by E. Lockhart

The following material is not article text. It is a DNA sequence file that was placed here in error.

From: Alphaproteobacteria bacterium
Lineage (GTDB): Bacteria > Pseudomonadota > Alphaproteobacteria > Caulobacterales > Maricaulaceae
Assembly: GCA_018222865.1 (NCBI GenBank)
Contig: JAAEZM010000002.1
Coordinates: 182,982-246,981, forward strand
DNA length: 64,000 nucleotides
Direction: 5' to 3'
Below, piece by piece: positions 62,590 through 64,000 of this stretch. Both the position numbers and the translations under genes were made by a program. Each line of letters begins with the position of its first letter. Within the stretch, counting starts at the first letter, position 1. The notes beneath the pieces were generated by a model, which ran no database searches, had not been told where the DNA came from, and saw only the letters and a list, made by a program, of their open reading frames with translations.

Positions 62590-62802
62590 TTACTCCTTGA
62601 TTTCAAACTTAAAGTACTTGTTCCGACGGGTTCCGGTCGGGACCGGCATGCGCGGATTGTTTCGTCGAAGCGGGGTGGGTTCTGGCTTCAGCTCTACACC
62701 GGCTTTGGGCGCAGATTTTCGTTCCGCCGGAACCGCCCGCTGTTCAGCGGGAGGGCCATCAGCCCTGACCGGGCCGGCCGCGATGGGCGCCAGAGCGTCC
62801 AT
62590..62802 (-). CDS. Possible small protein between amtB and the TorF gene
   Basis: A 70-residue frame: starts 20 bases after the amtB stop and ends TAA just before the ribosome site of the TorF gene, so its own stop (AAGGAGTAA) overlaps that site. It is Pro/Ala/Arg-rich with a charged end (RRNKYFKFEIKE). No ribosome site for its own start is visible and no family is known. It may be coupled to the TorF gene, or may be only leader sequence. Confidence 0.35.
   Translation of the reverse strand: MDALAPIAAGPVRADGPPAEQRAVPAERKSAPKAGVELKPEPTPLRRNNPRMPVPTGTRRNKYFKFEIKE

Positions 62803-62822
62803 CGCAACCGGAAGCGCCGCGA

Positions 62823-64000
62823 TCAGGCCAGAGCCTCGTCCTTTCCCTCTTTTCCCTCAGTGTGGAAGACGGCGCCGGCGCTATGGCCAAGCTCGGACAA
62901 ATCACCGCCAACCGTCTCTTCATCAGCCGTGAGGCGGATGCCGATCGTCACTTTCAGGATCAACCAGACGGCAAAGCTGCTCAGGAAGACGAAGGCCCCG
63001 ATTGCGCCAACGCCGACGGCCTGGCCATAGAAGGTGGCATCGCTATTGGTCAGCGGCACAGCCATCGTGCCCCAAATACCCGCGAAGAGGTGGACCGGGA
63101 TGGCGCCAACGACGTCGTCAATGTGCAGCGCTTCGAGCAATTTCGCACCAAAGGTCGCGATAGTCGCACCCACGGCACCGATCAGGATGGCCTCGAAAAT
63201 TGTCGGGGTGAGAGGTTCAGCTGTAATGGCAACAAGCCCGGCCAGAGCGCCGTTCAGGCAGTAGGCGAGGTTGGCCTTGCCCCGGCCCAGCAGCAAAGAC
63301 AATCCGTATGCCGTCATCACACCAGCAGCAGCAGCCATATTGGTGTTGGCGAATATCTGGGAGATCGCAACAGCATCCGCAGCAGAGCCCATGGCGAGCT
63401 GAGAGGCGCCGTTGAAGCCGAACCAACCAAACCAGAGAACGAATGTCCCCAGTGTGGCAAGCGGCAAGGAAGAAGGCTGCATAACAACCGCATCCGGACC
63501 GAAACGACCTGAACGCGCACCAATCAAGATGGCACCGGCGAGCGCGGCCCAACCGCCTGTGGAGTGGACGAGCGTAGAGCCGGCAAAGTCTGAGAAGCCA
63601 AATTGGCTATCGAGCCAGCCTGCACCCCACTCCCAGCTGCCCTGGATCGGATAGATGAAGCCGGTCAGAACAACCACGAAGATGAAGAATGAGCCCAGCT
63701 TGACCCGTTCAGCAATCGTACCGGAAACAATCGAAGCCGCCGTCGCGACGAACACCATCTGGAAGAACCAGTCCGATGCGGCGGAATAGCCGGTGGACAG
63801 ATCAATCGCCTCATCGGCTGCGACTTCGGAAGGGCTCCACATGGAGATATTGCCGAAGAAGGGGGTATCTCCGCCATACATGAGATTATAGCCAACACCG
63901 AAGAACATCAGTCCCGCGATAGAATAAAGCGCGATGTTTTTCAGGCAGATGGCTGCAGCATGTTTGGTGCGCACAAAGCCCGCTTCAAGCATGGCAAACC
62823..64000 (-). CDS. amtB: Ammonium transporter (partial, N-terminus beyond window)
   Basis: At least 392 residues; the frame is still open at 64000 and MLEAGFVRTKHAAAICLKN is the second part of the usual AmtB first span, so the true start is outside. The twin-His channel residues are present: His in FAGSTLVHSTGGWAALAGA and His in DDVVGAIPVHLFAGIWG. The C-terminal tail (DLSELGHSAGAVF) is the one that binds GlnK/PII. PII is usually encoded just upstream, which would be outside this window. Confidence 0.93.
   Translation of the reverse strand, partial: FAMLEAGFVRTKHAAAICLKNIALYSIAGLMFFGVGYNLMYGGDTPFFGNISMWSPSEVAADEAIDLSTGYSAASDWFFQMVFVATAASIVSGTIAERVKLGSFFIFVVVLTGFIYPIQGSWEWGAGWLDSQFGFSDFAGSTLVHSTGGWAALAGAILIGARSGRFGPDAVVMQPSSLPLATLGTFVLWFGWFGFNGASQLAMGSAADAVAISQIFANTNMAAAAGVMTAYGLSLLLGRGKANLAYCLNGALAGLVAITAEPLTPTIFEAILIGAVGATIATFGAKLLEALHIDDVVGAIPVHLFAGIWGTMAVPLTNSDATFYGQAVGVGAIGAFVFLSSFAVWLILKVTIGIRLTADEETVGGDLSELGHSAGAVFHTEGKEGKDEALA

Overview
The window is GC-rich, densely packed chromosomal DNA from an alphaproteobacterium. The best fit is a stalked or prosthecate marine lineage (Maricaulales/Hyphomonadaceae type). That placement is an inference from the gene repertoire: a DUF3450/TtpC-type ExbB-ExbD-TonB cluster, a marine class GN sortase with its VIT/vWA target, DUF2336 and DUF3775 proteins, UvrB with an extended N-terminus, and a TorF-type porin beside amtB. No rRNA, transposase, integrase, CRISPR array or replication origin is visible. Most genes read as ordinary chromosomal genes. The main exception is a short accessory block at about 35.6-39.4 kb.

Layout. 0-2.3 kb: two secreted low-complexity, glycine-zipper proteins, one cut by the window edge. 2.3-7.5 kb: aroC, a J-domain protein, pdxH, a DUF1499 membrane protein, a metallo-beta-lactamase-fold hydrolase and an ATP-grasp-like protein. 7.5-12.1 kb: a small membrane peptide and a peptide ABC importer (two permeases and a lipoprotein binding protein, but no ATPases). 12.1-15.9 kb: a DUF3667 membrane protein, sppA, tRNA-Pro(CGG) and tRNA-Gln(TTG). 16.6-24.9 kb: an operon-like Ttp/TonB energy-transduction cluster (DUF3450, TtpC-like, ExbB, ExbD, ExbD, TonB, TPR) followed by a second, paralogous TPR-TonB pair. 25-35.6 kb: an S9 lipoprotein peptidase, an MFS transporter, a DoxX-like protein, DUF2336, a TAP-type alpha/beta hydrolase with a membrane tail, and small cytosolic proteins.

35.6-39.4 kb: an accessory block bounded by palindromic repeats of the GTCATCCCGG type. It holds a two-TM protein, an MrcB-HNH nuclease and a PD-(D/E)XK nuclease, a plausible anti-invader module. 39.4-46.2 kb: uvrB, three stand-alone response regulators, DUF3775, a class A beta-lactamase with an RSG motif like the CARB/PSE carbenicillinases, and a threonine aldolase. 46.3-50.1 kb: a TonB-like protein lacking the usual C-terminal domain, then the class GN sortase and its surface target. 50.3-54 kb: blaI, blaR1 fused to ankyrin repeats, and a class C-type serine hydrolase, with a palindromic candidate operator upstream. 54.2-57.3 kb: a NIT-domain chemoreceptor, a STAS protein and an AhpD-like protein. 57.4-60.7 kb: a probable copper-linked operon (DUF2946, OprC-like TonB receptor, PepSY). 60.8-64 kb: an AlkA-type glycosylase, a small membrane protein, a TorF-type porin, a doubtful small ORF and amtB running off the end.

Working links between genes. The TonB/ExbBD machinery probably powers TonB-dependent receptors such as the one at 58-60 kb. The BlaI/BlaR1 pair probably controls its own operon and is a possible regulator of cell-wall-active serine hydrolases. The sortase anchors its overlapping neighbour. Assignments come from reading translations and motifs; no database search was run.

E. Lockhart’s The Disreputable History of Frankie Landau–Banks (Hyperion, 2008) is not only one of the most enjoyable teen novels that I’ve read in a long time, but it’s also one of smartest. It’s smartly written, with a cast of well–drawn characters; it has an intelligent and witty narrative voice; and Lockhart has created an original and thought–provoking plot that carries a serious message along with its good humor. (This would be a terrific choice for mother–daughter book groups.) Twelve- to fifteen-year old girls looking for a relationship novel that’s neither sappy, angst–y, nor a fantasy need search no further: here it is. Frankie starts her sophomore year at Alabaster Prep a changed young woman from the geeky freshman she was just a few months ago. When she starts going out with handsome Matthew, the senior boy who’s the catch of the campus, she’s pretty sure she’s left all remnants of the old nerdy Frankie behind. But when she learns that Matthew is the president of an all–male secret society of juniors and seniors at the school called “The Loyal Order of the Basset Hounds,” her immense annoyance at being excluded simply because she’s female leads her to come up with a brilliantly inventive (if perhaps slightly illegal) scheme to get back at the club members. But I think the caper–filled plot — entertaining as it is — is Lockhart’s method to get us interested in knowing Frankie, who is purely and simply a delight. She’s a fan of P.G. Wodehouse, she loves words (I foresee a lot of engaged readers playing with the notion of “neglected positives”if —being disgruntled means you’re not happy about something, why not use gruntled when you are?) and she’s not afraid to either ask questions or challenge accepted norms. I wish I had been exactly like her when I was 15.